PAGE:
Archaeological Site of Mainimati in Bangladesh
Just outside of the town of Comilla is one of Bangladesh’s most significant and important historical sights. Excavations and studies of the archaeological site of Mainimati have uncovered many other sites and insights into the Bangladesh’s past culture. It is an attraction that is visited frequently by tourists and locals whom seek to relive a part of Bangladesh’s history that lay buried and forgotten for centuries.
The archaeological site of Mainimati is scattered with the remains of Buddhist sights and religious ruins. Amongst them, there are three sites that stand out from almost fifty. Those sites include the Kotila Mura, the Charpatra Mura and the Salban Vihara. Mainimati is also famous for being home to the Somapuri Vihara monastery, which has been dated back to the 8th century. Most of the ruins that have been excavated at the archaeological site of Manimati originate from approximately the 7th century to the 12th century. Interestingly, the buildings were constructed from brick, which has preserved most of the structures.
Kotila Mura is the location of the “Three Jewels of Buddhism”. The “Three Jewels of Buddhism” are beautiful stupas that were crafted to resemble Dharma, Buddha and Sangha. A very fascinating archaeological find was made of the site of Charpatra Mura. Here, royal decrees were excavated that were made from copper plate, and are still visible today. The decrees once belonged to three of the rulers of Chandra, and the fourth to a Hindu King named Sri Viradhara Deva.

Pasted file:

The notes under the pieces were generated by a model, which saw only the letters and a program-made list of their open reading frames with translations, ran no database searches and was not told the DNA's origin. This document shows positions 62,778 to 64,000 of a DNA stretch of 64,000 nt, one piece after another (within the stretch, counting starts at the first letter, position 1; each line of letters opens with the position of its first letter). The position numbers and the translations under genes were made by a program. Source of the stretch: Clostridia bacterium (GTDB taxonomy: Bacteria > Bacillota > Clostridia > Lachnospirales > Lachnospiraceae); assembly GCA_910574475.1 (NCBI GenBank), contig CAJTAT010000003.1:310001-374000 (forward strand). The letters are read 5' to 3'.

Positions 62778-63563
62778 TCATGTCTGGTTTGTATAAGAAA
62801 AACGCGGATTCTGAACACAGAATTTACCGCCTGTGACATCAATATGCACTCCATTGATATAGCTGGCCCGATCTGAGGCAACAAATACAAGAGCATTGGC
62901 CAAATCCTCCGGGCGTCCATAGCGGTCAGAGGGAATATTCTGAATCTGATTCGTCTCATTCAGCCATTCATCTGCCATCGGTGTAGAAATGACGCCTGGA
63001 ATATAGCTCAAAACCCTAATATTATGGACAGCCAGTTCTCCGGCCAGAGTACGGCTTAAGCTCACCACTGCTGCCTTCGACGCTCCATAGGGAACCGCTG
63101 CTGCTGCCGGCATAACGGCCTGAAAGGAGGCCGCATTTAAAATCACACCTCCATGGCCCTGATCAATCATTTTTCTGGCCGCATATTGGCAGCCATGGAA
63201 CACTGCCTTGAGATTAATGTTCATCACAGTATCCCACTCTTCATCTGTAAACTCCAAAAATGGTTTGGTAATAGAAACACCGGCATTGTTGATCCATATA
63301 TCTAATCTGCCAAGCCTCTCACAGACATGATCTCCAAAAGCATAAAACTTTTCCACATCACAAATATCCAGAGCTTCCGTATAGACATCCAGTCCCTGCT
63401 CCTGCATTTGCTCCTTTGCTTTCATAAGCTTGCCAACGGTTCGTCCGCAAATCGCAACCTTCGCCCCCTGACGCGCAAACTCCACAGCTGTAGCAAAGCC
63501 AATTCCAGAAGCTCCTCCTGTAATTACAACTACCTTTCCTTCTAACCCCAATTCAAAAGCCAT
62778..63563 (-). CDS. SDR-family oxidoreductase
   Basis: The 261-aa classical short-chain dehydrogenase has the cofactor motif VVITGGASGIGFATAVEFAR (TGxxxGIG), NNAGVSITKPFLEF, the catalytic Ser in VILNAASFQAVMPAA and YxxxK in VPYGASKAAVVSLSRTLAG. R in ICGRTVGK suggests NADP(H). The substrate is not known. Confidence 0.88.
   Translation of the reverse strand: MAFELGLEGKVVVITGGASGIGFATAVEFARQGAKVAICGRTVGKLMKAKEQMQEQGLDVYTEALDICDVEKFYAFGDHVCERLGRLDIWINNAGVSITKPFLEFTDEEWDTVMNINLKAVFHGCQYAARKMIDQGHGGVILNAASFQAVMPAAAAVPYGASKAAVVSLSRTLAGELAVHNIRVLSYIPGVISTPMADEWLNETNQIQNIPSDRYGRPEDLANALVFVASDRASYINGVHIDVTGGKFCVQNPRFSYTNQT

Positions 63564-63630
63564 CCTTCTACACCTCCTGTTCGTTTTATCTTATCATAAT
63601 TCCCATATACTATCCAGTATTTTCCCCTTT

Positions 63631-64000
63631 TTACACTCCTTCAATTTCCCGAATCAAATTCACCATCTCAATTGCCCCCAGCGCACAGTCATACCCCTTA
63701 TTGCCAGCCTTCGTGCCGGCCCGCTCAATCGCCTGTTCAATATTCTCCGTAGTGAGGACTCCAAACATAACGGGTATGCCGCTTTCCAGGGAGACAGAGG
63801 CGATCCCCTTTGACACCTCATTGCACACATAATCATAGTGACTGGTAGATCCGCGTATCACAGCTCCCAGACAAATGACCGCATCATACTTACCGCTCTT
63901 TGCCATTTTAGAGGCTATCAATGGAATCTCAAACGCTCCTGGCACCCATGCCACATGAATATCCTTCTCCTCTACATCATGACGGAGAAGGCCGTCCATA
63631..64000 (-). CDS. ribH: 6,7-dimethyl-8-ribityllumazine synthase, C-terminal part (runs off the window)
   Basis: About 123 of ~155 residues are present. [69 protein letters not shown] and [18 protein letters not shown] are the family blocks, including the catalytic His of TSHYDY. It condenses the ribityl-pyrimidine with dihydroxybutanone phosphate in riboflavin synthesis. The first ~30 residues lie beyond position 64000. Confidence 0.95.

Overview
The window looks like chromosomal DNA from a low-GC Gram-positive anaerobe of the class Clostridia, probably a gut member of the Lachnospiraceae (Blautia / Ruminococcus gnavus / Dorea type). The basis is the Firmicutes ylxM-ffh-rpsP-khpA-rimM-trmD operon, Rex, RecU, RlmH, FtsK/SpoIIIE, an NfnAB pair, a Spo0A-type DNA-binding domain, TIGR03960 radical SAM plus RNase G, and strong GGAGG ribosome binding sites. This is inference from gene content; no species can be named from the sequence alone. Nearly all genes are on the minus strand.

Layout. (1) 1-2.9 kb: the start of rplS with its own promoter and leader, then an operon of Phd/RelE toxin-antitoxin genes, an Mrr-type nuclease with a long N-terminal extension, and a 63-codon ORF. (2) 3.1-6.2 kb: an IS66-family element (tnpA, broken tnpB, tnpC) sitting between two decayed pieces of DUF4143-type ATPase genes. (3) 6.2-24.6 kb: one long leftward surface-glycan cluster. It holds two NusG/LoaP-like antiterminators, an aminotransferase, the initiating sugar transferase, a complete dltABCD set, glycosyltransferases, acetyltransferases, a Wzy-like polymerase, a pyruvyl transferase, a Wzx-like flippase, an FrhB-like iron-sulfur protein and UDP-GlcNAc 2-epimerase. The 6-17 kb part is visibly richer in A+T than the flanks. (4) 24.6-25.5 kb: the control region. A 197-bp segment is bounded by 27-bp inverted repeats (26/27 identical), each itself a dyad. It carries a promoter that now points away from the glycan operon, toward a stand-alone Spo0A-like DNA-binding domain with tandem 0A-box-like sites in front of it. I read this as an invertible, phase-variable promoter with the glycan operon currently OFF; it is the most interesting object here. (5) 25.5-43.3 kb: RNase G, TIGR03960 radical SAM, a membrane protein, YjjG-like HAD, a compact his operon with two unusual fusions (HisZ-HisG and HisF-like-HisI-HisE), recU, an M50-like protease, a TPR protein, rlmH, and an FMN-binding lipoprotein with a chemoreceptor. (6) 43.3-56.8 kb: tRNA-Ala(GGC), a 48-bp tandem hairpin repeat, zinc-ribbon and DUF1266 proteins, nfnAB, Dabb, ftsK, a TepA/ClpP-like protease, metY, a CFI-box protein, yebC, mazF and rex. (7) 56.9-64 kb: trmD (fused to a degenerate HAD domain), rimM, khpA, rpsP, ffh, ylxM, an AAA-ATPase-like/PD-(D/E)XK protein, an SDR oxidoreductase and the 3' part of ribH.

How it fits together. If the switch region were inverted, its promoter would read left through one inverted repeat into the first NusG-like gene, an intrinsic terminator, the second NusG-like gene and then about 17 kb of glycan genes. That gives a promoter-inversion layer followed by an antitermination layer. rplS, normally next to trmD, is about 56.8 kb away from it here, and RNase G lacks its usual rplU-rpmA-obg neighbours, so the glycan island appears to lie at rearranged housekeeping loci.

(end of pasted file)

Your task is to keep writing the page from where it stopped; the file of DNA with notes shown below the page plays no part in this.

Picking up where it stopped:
The Somapura Vihara was proclaimed a World Heritage Site in 1985, in honor of the Pala Dynasty. This generation of leaders controlled Bihar and Bengal from the 8th century for approximately three centuries. The monastery consists of a courtyard, a shrine and 177 monastic cells. The walls were constructed from brick, with terracotta plates, Buddhas and flower motifs decorating the fortification. The monks that inhabited this monastery, eventually fled after numerous invasions and attacks during the 12th century. With no-one living in the monastery, the buildings fell into disrepair.
Some of the sights fall within the local military cantonment. Visitors will have to request special permission from authorized military personnel to gain access to the ruins. To view the many fascinating artifacts that were excavated from the Mainimati site, tourists and guests can visit the museum that is located near the archaeological site. The museum has a wonderful exhibit of statues, plaques made from terracotta, coins, stupas, jewellery and other items. The bronze casket that is on display also sheds light on burial rituals and traditions of the time. As part of the history of Bangladesh, the archaeological site of Mainimati uncovers a lost world of forgotten leaders and a magnificent civilization.